There were several players who were paid a lot of money who were not regulars. Of these many were Summer signings such as Tim Cahill, who is the 3rd highest paid player in the MLS but only joined from Everton in July and has been a regular since then.

Several others have been at their clubs for the full season and haven’t been regulars. Rafa Marquez is amongst the high profile players who did not feature in the 11 most regular players. Danny Koevermans suffered an ACL injury for Toronto in July ruling him out for the season. Freddy Adu fell out of favour with Philadelphia who are now looking to trade him. All these are examples of when higher paid players are not necessarily the best way forward.

Average Salary for each MLS Clubs 2012 most regular 11

The average salaries for each regular starting 11 is still weighted heavily in favour of LA Galaxy & New York Red Bulls, despite Red Bulls missing both Marquez & Cahill. However 3 of the next 4 teams in the list did not make the end of season play offs, with only Real Salt Lake having a good season.

Cost per Point for each MLS Clubs 2012 most regular 11

Again, while not fool proof the graph looking at the cost per point based on the regular 11’s starting salary also shows some surprising trends, with 5 of the 6 lowest paid regular 11’s making at least the final series play off to enter the MLS cup. Does this mean that the Sporting Intelligence theory is wrong?

Not necessarily. As I mentioned LA Galaxy eventually won the MLS Cup. Given that this is the more prestigious tournament it speaks volumes that the team with higher profile players came through what is essentially a 4 game cup competition. The higher profile the player you would expect them to be used to playing under the pressure of a high stakes game, many of them having played in World Cups and the later stages of the Champions League.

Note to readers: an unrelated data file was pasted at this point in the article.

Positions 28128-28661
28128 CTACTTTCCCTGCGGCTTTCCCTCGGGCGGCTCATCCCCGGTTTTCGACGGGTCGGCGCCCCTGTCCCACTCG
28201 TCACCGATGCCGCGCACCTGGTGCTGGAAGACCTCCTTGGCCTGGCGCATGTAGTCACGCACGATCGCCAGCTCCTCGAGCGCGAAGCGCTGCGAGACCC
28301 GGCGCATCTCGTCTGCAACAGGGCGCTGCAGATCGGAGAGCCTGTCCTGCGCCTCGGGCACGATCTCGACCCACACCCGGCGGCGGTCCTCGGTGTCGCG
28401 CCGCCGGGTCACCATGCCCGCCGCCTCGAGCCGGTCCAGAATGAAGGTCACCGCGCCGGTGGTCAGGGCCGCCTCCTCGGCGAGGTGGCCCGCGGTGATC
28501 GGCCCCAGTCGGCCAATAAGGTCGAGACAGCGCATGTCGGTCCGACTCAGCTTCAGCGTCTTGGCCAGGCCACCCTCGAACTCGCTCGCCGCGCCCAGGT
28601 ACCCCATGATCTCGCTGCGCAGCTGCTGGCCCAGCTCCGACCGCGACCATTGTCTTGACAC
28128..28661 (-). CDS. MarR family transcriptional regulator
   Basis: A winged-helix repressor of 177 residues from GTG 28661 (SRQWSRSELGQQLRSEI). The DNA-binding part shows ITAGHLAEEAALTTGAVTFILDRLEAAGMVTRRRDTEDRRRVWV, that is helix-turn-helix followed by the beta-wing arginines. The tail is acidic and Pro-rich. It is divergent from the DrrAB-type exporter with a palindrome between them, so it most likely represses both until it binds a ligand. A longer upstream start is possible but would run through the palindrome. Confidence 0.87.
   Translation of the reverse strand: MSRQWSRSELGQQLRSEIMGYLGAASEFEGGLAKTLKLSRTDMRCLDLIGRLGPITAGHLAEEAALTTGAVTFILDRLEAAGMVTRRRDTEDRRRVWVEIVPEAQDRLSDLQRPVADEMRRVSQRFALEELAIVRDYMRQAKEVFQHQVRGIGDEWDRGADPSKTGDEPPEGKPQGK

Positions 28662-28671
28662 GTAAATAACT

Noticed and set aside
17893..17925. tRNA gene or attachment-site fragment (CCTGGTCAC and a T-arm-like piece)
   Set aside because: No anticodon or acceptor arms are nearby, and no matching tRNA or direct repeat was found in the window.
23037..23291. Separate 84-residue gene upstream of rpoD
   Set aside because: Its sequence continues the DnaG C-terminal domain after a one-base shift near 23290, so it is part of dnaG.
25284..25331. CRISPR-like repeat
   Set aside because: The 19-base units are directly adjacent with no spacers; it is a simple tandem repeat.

Does a team like LA Galaxy just do enough over the course of the season to make sure it can make the Play Offs and then “go for it” in the MLS Cup? Once LA knew they had secured a playoff place they had little to play for until the MLS Cup started as they were way too far behind to challenge for the Shield, so they were able to rest players. On the other hand San Jose & Sporting Kansas City for example were challenging for the MLS Shield right until the end of the season thereby being at a disadvantage when they entered the Play Offs. While this is not a factor on its own it probably had some level of influence.


Hopefully this blog has provided some insight into the different levels of spend of MLS clubs, and the different factors that come into play. Due to the style of the cup competition it’s difficult to completely agree with the Social Intelligence theory as San Jose were one of the lowest spenders and got the most points over the season, but it is ultimately LA Galaxy that will be remembered as the winners overall and they did spend excessively more than most other teams.

For further info about the MLS salary data Howard Hamilton has provided some more in depth analysis on his Soccermetrics website.